Additionally, at the critical control point for (b)(4) your listed corrective action of (b)(4) is not adequate to control for the hazards of pathogen growth in a ready to eat food and scombrotoxin (histamine) formation. Since your firm is only monitoring the adequacy of ice twice a day, it is not possible to accurately determine the time that the fish were not adequately iced or the exposure temperatures. The only option for disposition of the product with your current monitoring frequencies is to reject or destroy the affected product. If your firm chooses to monitor cooler temperatures continuously with a data logger, then evaluating the exposure times and temperatures to determine product safety can be an option as a corrective action. Your firm must address both pathogen growth and histamine formation as part of your corrective actions since safe time and temperature exposures vary for these two hazards. 
 
5.    You must monitor sanitation conditions and practices during processing with sufficient frequency to ensure compliance with current good manufacturing practice requirements in 21 CFR Part 110 to comply with 21 CFR 123.11(b). However, your firm did not monitor the safety of water than comes into contact with food or food contact surfaces, including water used to manufacture ice, with sufficient frequency to ensure compliance with the current good manufacturing practice requirements in 21 CFR Part 110. Specifically,
           
  • Ice was observed chuting from your ice maker, located above your ceiling, directly onto the concrete floor of your fish warehouse and processing room. This ice is used directly on whole and processed fish that are intended to be eaten raw or partially cooked.
  • Condensate was observed dripping from the ceiling and lighting above your ice storage area. Ice was observed stored under this drip which is used on whole and processed fish that are intended to be eaten raw or partially cooked.
 
6.   You must maintain sanitation control records that, at a minimum, document monitoring and  corrections set out in 21 CFR 123.11(b) to comply with 21 CFR 123.11(c). However, your firm did not maintain sanitation monitoring records for the condition and cleanliness of: food contact surfaces, including utensils, gloves, and outer garments; prevention of cross-contamination from  insanitary objects to food, food packaging material, and other food contact surfaces, including  utensils, gloves, and outer garments, and from raw product to cooked product; maintenance of hand washing, hand sanitizing, and toilet facilities; protection of food, food packaging material, and food contact surfaces from adulteration with lubricants, fuel, pesticides, cleaning compounds, sanitizing  agents, condensate, and other chemical, physical, and biological contaminants; proper labeling, storage and use of toxic compounds; control of employee health conditions that could result in the  microbiological contamination of food, food packaging materials, and food contact surfaces; and exclusion of pests from the food plant, as required for the processing of fishery products, including your ready-to-eat/intended to be eaten raw histamine species fish.  Specifically, sanitation control records were not maintained for September 8, 9 &10, 2014.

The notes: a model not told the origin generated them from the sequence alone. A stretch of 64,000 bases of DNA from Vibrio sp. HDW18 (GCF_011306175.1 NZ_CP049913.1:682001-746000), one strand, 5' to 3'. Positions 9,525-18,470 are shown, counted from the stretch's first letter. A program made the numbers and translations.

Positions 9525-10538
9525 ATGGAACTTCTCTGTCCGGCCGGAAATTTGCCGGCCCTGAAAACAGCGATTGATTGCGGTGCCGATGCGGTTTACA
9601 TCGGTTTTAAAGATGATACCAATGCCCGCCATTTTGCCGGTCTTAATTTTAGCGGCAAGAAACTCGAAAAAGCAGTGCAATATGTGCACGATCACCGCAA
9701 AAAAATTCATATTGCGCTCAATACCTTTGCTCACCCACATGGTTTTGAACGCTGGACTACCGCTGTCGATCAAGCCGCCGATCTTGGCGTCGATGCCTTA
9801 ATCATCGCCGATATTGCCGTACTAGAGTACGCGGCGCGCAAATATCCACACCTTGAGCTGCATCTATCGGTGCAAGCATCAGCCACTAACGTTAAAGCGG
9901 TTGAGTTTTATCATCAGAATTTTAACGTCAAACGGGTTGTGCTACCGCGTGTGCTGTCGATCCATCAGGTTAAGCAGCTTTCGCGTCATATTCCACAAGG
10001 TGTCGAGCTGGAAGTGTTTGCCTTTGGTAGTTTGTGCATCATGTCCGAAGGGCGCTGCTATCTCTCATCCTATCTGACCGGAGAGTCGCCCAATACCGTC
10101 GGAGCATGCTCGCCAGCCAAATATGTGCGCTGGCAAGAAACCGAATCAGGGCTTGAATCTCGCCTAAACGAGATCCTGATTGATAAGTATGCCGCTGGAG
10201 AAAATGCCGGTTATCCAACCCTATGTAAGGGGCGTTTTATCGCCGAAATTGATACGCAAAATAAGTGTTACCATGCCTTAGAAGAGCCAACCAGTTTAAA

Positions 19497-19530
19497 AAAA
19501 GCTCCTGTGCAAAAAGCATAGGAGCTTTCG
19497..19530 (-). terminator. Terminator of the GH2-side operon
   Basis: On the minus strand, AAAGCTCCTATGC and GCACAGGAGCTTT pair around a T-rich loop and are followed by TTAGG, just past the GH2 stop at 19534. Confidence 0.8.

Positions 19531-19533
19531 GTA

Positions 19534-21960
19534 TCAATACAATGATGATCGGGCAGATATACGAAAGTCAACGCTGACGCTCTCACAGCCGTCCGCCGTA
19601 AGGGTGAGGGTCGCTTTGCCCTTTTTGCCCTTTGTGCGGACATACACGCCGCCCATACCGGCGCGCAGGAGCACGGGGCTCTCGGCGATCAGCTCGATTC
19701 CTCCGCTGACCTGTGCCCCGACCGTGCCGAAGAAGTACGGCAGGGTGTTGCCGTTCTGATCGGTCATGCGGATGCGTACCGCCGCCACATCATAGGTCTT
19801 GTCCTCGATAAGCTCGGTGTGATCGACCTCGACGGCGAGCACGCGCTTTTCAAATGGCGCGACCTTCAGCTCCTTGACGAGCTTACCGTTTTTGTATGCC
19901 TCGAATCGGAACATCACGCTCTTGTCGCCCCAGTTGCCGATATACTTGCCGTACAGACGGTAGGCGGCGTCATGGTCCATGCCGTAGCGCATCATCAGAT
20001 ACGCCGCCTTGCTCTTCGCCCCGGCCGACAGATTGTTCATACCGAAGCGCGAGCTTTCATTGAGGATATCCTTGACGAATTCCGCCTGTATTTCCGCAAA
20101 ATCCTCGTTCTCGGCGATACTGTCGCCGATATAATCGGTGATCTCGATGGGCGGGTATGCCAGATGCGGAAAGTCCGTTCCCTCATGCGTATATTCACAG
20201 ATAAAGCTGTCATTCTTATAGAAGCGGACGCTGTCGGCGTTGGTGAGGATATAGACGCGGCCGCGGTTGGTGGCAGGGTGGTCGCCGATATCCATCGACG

We may take further action if you do not promptly correct these violations. For instance, we may take further action to seize your product(s) and/or enjoin your firm from operating.
 
You should respond in writing within fifteen (15) working days from your receipt of this letter. Your response should outline the specific things you are doing to correct these violations. You should include in your response documentation such as HACCP and verification records, or other useful information that would assist us in evaluating your corrections. If you cannot complete all corrections before you respond, you should explain the reason for your delay and state when you will correct any remaining violations.
 
This letter may not list all the violations at your facility. You are responsible for ensuring that your processing plant operates in compliance with the Act, the seafood HACCP regulation (21 CFR Part 123) and the Current Good Manufacturing Practice regulation (21 CFR Part 110). You also have a responsibility to use procedures to prevent further violations of the Act and all applicable regulations.
 
Section 743 of the Act (21 U.S.C. 379j-31) authorizes FDA to assess and collect fees to cover FDA’s costs for certain activities, including reinspection-related costs. A reinspection is one or more inspections conducted subsequent to an inspection that identified noncompliance materially related to a food safety requirement of the Act, specifically to determine whether compliance has been achieved. Reinspection-related costs means all expenses, including administrative expenses, incurred in connection with FDA’s arranging, conducting, and evaluating the results of the re-inspection and assessing and collecting the reinspection fees (21 U.S.C. 379j-31(a)(2)(B)).For a domestic facility, FDA will assess and collect fees for reinspection-related costs from the responsible party for the domestic facility. The April 2013 inspection noted in this letter identified noncompliance materially related to a food safety requirement of the Act. Accordingly, FDA may assess fees to cover any reinspection-related costs.
 
Your written response should be sent to: Lillian C. Aveta, Compliance Officer, New York District Office, Food and Drug Administration, 158-15 Liberty Ave., Jamaica, NY 11433. If you have any questions about the content of this letter please contact Ms. Aveta at 718-662-5576 or E-mail at lillian.aveta@fda.hhs.gov.
                                                                                   
Sincerely,
/S/ 
Ronald M. Pace
District Director
New York District
 
  
cc:       
Timothy Hansen
Director, Seafood Safety Inspection Program
USDC, NOM, NMFS
1315 East-West Highway
Silver Spring, MD 20910